Precision Application Asia Conference Sets Advisory Board to Help Analyze Disruptive Technologies

Earlier this year scientists revealed the first-ever image captured of a black hole, writes David Frabotta at PrecisionAg. Thought to be impossible, the feat required the collaboration of more than 350 astronomers over several years, and their efforts recently earned them the Breakthrough Prize in Fundamental Physics and $3 million that comes with it.

How was it done? The scientists on the project have responded that there was no single monumental breakthrough. Instead, a series of incremental innovations and advances in imaging technology, computing power, data storage, and networking created a breakthrough that couldn’t have occurred just a few years ago.


A Stanford physicist told Popular Science magazine that the accomplishment was “a tribute to the hard work by the team and 50 years of ingenuity by radio astronomers before them honing the craft of interferometry.”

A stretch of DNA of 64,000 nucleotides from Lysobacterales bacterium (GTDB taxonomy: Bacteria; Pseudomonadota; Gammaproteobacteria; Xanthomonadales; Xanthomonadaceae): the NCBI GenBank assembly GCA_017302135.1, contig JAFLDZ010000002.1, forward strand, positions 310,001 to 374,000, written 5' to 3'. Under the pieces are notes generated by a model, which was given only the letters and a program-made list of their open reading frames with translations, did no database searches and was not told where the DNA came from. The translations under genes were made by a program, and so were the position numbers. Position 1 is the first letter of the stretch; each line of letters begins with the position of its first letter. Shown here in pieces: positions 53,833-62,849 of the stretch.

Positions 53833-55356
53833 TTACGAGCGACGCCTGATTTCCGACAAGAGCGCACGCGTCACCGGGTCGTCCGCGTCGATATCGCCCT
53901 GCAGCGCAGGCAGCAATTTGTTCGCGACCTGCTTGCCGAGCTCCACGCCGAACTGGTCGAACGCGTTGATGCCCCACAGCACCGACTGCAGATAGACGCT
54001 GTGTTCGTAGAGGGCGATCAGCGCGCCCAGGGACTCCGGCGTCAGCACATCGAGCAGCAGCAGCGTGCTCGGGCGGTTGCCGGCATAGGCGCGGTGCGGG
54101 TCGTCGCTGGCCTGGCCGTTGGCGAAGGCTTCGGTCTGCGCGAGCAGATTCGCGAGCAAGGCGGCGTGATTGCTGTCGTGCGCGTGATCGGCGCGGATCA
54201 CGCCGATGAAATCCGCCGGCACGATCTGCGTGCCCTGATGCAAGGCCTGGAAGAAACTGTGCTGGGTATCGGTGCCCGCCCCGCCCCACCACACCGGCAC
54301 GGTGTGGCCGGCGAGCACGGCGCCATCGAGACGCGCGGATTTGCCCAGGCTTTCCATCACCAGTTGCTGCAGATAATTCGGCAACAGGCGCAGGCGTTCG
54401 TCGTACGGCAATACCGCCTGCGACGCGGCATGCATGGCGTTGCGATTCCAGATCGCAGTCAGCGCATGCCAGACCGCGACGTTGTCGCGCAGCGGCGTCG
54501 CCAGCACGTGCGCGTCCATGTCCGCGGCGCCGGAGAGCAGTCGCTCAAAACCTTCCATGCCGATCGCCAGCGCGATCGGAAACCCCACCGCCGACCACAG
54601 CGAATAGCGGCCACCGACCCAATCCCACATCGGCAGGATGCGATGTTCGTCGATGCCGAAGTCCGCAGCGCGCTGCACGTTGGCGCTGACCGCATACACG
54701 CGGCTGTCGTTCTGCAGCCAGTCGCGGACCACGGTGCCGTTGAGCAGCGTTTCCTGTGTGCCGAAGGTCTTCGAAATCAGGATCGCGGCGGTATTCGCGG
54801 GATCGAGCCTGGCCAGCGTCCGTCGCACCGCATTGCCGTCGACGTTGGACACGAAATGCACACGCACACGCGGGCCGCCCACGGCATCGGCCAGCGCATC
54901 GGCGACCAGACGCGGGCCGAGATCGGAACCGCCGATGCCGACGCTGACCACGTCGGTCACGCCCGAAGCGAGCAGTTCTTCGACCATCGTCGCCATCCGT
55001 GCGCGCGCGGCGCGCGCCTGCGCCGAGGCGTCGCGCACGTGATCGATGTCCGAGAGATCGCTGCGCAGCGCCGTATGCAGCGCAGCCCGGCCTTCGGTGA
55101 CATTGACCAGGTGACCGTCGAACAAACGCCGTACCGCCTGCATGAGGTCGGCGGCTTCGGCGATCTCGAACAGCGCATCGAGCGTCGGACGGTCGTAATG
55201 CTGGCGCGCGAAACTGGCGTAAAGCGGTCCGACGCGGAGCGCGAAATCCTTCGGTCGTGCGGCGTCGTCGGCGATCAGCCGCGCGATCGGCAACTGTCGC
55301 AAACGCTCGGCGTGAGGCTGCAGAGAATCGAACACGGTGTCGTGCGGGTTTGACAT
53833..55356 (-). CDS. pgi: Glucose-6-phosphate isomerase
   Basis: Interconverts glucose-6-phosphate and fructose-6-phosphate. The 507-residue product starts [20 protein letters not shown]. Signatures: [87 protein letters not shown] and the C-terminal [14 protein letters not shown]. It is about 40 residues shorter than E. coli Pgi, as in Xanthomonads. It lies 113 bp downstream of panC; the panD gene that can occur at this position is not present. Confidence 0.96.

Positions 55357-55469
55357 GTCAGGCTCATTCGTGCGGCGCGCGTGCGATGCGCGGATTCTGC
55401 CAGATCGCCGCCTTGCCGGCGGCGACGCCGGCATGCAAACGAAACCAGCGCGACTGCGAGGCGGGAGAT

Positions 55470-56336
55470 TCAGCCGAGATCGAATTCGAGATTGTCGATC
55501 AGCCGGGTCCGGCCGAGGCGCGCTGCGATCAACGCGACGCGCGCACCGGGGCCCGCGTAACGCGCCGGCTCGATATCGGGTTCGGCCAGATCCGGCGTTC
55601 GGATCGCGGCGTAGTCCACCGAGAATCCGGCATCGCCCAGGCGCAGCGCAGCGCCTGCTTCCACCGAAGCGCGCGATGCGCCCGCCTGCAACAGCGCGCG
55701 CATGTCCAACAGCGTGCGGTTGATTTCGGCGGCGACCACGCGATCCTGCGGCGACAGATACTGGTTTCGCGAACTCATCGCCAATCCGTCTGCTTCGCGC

The same convergence of technologies driving advances in astrophysics is on the cusp of revolutionizing other industries, too, including agriculture. GPS, imaging, machine learning, data storage, and connectivity are shortening the lifecycle of innovation and making adoption more feasible for distributor/service companies and growers at every scale and crop.

For more than 30 years, adoption of high-tech agriculture and advanced digital farming has been lamentably relegated to about 20% of farmers in advanced agriculture economies like the U.S. Fortunately, about 89% of retailers/service providers offer some sort of precision agriculture service, according to PrecisionAg Global’s annual survey on the state of U.S. adoption.

While adoption in emerging economies might lag the U.S., there is no doubt that the proliferation of technologies and adoption is accelerating as a result of its access and affordability. Many developing markets will leapfrog into next-generation technologies, in some cases more quickly than developed economies that are burdened by expensive infrastructure or debt incurred from the latest iteration of software or machinery.

Continue reading at PrecisionAg.